A range of factors will determine your total investment in flight training. First of all, flight school costs vary based on location, overhead costs, and the capital invested in aircraft and facilities. An outfit flying new airplanes, working out of a beautiful building in an urban area, must charge more than one that is operating older airplanes out of a rural airport.
Next, there’s the issue of government minimums required to earn a pilot certificate, versus the practical realities of learning all you should know to operate proficiently as a pilot. Technically, one can earn a Private Pilot certificate in as little as 40 flight hours, but as mentioned earlier, it will likely take a bit longer than that.
When you visit flight schools and ask them to detail costs, most show costs based on the minimums, because that is what their competitors do. So, ask each flight school or instructor you interview to be totally honest about what it’s realistically going to cost.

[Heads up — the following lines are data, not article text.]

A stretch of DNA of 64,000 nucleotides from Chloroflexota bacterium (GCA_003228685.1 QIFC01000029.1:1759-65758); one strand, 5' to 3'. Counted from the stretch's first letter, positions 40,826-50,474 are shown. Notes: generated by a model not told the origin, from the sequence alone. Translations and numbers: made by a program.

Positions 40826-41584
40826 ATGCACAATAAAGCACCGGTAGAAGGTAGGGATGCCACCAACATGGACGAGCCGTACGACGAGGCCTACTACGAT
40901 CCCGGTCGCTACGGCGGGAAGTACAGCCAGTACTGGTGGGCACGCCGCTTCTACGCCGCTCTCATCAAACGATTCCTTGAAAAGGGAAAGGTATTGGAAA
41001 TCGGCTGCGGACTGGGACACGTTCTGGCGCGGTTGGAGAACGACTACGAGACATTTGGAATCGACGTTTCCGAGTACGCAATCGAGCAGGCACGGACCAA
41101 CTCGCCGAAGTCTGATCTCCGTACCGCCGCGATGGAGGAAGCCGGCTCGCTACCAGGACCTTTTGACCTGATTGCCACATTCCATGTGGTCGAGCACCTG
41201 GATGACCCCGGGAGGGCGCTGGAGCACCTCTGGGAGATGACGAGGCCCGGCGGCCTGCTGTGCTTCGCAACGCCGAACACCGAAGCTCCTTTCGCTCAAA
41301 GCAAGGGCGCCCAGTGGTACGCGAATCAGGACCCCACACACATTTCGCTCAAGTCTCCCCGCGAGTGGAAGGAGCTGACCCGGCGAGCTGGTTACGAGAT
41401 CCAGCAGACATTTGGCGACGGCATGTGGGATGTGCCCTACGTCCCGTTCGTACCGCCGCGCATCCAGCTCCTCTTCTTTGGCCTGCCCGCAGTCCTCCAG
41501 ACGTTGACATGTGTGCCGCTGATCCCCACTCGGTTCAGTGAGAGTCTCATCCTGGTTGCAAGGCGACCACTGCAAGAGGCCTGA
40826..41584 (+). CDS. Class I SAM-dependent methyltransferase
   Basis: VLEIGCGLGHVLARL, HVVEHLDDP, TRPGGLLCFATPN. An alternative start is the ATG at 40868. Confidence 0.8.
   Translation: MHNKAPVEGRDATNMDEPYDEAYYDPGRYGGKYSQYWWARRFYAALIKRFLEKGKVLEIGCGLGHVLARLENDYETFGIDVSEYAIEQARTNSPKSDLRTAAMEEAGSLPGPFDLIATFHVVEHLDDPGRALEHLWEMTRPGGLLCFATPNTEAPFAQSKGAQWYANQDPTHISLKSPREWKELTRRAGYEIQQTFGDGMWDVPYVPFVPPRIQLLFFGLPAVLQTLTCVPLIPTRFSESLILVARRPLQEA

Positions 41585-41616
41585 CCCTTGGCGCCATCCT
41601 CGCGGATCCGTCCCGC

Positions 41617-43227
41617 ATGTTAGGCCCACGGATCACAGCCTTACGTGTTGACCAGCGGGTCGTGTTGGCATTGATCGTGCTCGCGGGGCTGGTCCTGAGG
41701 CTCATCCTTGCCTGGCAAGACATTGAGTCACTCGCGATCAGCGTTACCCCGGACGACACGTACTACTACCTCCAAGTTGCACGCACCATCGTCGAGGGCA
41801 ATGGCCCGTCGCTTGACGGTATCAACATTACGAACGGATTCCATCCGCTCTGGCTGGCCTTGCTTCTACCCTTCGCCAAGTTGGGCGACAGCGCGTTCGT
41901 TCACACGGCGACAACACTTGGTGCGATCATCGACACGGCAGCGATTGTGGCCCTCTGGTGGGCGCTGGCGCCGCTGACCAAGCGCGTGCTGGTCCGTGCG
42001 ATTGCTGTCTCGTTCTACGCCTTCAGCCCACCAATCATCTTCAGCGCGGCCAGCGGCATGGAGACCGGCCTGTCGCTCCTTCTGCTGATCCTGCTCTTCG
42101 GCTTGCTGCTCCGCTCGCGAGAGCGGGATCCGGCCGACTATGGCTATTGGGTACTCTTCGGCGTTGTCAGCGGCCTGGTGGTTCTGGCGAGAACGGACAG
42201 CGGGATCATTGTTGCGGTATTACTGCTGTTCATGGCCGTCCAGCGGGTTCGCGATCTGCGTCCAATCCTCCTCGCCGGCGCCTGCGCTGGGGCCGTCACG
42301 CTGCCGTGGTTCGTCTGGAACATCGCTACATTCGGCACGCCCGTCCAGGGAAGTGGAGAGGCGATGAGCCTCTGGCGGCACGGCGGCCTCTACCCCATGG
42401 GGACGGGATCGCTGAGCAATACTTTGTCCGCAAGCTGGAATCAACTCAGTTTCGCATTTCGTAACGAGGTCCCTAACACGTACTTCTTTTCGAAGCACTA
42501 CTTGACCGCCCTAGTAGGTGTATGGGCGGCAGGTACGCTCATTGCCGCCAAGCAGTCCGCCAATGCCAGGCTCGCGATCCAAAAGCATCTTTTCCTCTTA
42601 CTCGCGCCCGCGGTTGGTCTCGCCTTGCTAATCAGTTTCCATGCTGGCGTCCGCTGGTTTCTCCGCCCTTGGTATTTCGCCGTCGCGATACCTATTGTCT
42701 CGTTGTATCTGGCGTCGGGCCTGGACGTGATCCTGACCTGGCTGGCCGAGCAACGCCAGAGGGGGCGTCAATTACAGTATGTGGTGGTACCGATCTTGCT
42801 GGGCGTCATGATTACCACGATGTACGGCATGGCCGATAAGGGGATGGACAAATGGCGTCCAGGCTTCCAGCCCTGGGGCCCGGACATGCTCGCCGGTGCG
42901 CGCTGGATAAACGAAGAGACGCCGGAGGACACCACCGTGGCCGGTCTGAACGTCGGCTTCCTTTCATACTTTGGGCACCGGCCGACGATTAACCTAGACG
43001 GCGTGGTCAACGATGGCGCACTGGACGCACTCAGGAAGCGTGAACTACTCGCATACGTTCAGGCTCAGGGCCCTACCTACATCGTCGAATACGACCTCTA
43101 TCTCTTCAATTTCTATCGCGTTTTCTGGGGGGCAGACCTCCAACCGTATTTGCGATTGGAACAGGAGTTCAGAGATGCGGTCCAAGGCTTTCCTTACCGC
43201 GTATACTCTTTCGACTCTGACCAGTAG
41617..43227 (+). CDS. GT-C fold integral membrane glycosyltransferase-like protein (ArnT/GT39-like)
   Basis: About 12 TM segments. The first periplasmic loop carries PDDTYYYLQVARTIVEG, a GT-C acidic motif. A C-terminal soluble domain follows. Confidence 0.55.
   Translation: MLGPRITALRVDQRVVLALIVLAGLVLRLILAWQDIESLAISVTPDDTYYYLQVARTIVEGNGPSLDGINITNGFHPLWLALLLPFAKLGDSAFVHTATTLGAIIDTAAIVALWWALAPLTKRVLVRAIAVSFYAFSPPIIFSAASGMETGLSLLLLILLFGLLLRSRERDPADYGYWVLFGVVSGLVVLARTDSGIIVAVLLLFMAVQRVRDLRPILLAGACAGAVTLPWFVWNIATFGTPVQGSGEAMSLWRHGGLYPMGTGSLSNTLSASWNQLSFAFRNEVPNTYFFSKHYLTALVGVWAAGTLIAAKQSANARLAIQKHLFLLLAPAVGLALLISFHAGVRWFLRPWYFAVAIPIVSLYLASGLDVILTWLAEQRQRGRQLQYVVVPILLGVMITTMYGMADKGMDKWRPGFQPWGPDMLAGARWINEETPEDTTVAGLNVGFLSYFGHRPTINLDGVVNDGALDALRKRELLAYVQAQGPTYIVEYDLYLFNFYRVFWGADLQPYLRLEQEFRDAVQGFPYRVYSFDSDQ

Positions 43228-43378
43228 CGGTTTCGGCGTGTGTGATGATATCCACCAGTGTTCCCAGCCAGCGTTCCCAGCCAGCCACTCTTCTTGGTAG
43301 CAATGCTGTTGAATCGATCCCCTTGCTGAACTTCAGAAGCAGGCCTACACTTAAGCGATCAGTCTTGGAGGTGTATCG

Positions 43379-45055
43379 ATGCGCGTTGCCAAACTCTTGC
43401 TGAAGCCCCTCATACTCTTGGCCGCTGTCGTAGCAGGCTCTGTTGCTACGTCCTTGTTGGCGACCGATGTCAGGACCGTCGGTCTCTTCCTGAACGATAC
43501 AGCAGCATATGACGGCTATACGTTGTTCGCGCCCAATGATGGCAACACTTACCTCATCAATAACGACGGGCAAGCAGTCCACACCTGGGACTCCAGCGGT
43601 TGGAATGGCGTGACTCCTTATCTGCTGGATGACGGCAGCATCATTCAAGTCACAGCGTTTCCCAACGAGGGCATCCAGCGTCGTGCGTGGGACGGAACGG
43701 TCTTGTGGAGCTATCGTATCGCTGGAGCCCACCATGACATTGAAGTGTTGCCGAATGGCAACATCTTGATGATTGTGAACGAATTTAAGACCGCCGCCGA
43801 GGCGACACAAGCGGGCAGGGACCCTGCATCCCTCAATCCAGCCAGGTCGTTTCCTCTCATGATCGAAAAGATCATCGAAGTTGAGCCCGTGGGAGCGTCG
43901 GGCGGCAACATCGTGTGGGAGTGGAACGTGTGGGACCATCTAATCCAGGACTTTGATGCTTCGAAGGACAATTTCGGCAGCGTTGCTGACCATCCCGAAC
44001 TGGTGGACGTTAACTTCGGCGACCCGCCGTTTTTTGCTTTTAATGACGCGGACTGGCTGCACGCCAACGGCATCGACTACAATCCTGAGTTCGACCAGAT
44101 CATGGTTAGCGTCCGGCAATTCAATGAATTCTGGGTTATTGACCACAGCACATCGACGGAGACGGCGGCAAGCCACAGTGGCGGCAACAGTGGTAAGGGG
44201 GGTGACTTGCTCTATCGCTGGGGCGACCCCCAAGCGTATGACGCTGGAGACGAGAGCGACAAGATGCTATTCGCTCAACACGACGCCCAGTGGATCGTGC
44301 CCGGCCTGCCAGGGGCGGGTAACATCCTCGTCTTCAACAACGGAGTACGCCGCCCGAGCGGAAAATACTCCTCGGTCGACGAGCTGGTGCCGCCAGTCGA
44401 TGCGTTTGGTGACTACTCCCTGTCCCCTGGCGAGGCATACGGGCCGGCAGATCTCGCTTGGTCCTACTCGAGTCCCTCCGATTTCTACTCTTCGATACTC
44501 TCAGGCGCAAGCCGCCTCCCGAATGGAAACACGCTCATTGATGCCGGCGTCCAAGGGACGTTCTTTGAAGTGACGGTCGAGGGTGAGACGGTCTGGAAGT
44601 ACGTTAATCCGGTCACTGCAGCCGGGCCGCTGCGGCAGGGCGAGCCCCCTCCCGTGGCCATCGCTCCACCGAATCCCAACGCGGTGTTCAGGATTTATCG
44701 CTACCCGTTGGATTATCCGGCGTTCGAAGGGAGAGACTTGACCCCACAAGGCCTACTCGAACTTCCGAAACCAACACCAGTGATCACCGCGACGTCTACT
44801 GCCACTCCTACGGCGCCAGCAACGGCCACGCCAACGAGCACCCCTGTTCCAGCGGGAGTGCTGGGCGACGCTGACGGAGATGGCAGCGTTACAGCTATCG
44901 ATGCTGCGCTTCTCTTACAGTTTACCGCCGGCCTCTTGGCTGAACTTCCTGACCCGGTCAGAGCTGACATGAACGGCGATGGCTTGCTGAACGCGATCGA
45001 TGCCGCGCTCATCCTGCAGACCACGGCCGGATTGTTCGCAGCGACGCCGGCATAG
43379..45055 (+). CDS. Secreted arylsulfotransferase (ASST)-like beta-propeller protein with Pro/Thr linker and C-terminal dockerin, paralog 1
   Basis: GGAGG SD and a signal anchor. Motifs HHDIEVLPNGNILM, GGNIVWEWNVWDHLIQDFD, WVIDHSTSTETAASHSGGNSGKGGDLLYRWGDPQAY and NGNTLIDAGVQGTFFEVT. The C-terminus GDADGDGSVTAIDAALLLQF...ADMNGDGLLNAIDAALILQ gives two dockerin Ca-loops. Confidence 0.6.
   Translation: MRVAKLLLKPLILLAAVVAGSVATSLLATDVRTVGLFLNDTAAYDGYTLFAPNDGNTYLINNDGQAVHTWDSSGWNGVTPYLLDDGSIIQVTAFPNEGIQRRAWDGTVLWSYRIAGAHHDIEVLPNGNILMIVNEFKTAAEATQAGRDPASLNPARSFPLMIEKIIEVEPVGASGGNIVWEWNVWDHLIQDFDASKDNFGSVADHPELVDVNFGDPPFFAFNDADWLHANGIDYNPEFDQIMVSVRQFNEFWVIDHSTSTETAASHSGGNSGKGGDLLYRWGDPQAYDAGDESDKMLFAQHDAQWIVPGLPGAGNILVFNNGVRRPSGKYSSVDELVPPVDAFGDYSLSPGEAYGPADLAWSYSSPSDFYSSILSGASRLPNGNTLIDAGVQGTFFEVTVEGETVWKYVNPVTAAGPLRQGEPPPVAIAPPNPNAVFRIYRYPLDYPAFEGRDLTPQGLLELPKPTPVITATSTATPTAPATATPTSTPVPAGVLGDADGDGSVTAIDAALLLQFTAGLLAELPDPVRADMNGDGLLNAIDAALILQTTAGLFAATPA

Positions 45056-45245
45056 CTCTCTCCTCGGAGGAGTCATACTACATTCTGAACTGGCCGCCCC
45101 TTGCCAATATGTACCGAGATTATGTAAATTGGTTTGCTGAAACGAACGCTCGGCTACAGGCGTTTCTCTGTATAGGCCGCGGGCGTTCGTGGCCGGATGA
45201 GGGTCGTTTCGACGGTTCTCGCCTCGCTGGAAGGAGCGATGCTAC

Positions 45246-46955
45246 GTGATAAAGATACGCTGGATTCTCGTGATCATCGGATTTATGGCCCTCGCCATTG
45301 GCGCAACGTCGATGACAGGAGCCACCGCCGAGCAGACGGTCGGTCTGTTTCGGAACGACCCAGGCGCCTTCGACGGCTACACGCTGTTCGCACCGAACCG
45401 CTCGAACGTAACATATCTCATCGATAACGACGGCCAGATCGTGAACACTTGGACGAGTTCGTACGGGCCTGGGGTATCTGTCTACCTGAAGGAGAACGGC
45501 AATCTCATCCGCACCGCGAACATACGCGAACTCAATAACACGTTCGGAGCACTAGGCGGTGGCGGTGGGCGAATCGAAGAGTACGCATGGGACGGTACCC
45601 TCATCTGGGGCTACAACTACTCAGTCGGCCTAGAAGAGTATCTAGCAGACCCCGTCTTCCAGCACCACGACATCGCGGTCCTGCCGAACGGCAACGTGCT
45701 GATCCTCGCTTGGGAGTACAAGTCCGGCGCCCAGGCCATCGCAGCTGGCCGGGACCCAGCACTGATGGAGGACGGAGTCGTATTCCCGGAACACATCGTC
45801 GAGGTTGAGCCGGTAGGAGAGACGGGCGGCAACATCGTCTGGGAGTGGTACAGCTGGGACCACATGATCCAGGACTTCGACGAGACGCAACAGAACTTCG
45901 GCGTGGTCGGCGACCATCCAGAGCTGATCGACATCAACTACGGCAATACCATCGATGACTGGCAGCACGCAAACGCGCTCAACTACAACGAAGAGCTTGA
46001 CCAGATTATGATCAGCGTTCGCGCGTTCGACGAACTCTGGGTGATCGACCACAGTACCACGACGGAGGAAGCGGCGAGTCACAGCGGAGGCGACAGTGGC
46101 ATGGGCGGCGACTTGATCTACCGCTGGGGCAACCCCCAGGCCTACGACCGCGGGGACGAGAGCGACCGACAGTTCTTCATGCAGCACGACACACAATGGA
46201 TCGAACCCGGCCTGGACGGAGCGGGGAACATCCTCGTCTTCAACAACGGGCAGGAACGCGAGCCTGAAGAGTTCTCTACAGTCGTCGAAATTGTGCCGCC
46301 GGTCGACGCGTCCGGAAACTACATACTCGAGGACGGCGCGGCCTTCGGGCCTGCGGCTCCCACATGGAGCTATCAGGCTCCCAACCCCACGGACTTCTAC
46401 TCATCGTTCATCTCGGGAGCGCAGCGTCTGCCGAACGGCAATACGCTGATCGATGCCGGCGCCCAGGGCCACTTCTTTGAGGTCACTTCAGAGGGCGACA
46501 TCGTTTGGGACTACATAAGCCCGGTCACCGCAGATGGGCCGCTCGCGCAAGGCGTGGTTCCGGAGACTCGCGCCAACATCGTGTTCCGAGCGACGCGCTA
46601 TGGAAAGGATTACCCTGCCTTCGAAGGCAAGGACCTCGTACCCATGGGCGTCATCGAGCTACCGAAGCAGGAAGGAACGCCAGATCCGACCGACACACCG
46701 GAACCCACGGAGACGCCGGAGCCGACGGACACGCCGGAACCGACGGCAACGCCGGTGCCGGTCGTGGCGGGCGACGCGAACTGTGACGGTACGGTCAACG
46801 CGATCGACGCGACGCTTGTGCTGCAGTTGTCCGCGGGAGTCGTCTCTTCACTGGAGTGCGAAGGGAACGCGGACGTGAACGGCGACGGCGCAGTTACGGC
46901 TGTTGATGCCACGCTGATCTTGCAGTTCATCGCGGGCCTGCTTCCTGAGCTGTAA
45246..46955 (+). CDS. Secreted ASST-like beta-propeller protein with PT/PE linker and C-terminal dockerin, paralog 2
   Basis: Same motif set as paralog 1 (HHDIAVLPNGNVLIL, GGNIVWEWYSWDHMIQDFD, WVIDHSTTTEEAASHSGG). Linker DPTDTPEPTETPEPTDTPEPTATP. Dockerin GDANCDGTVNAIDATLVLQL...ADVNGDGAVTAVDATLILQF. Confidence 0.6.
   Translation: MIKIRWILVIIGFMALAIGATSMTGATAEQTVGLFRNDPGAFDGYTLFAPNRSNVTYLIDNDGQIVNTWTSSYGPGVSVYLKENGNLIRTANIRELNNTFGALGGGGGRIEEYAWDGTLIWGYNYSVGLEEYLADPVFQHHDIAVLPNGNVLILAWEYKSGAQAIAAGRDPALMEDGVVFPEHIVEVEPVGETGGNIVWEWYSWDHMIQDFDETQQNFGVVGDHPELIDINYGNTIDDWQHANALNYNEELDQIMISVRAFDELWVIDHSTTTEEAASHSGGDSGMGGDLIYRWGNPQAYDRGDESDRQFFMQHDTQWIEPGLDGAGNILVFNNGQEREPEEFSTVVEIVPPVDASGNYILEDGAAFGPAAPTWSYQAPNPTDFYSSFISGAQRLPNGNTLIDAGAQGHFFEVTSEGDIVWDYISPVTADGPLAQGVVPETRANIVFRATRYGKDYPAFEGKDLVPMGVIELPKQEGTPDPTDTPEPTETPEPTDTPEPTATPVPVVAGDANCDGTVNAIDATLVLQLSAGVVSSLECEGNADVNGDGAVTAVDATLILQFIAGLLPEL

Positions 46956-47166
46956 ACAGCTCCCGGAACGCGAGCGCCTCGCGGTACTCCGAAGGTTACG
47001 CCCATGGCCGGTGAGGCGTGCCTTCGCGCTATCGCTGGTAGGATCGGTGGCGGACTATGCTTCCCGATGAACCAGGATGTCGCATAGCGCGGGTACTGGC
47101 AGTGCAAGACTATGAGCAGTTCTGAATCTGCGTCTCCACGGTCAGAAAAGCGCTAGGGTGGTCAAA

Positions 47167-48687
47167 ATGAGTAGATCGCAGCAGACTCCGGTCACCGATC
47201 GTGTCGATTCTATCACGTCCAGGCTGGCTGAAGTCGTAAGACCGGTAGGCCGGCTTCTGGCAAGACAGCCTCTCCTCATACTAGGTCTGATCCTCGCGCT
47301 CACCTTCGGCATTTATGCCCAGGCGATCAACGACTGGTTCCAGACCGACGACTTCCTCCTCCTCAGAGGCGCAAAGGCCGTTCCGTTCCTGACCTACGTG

“I see from your Private Pilot information sheet that it’s possible to earn a pilot certificate in 40 hours, but I understand that’s not realistic for most people. Based on your experience here at the flight school, how much should I budget to earn my Private Pilot certificate?” At that, the instructor will breathe a sigh of relief and give you a more accurate target. (We recommend that you budget for 50 to 60 hours, then work diligently to come in close to that.)
By now you should be realizing that you can personally impact the size of your training investment. A great deal of the cost boils down to the motivation and availability of each individual student. Of course, there can be factors outside of your control, like weather, but if you prepare well for each lesson and fly regularly, you are much more likely to achieve the lower end of that range.
You can purchase You Can Fly! on our website at ASA2Fly.com, which also contains even more resources for student pilots.
Have a safe journey!